Thursday, January 21, 2010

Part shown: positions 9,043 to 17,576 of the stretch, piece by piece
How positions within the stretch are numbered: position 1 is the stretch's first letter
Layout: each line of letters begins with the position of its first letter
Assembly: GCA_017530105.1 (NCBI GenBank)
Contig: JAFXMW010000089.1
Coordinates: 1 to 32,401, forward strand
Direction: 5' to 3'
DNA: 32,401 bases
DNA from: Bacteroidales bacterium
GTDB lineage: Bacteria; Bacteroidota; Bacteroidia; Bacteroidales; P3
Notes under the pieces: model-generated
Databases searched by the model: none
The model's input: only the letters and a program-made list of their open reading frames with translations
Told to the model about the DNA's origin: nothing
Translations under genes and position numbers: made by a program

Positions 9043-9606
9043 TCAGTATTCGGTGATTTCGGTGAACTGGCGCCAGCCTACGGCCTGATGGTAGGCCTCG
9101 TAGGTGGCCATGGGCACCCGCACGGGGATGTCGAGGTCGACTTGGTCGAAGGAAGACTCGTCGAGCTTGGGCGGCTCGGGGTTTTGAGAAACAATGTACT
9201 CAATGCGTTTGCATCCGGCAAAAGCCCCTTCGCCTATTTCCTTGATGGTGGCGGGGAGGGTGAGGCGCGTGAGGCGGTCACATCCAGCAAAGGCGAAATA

It’s hard to feel at home now. Growing up, phrases like “You can’t go home again” struck me as odd. As a teenager, despite any tiffs I got in with my parents, I knew that when things got tough I could go home to where I’m loved and accepted; Even if I’m not understood. On my most recent sojourn in Pennsylvania I stayed with my family that gathered for the first time in two years together in my parent’s home. I walked to my bedroom, and through the familiar pokey halls and drafty rooms thinking about an earlier experience. Our extended family had been gathered together in an Uncle’s home to celebrate someone’s birthday. I was a little kid, probably seven years old, and I wandered to Todd’s bedroom. Todd was my cousin who had recently left for college, though he was home for this particular event. His room was immaculate. The bed was made. There was Pitt paraphernalia carefully organized on shelves, and the walls. The only idea that anyone had been in the room was a duffle bag at the foot of the bed. Clothes half spilled out, looking like a crouched cat that is tentative to enter a new territory for the first time. This image of the college student’s room always stayed with me. When I was back in PA for Christmas I sat on the edge of the bed that was carefully made, and stared at the BYU-Idaho pennant hanging on the wall, and the carry-on suitcase near the door. I knew that although I grew up here, I didn’t belong anymore, and all I wanted was to go back to where I did feel at home. The last time I felt truly at home, I was at a party. My roommate is into this social scene, and she loves to throw parties at our apartment and have it be talked about and meet new people. I’m definitely not in the same boat. During the beginning of this particular event I paced back and forth between the back rooms and the front porch in order to disguise my social unease. This was my apartment and I did not feel like it was home. Eventually Ivor showed up, followed by Brittany and Doug. None of these people were into this scene and we all clustered together on the couch, forming a protective bond that kept all unwanted new acquaintances away. Being on that couch, with those people who I didn’t need to impress and who weren’t trying to impress me or anyone around me, I recognized this feeling of comfort that I had while growing up in my parent’s home. Though I still am able to enjoy this feeling of home while at school I feel that it comes less and less; and I wonder where the next place that I find it will be.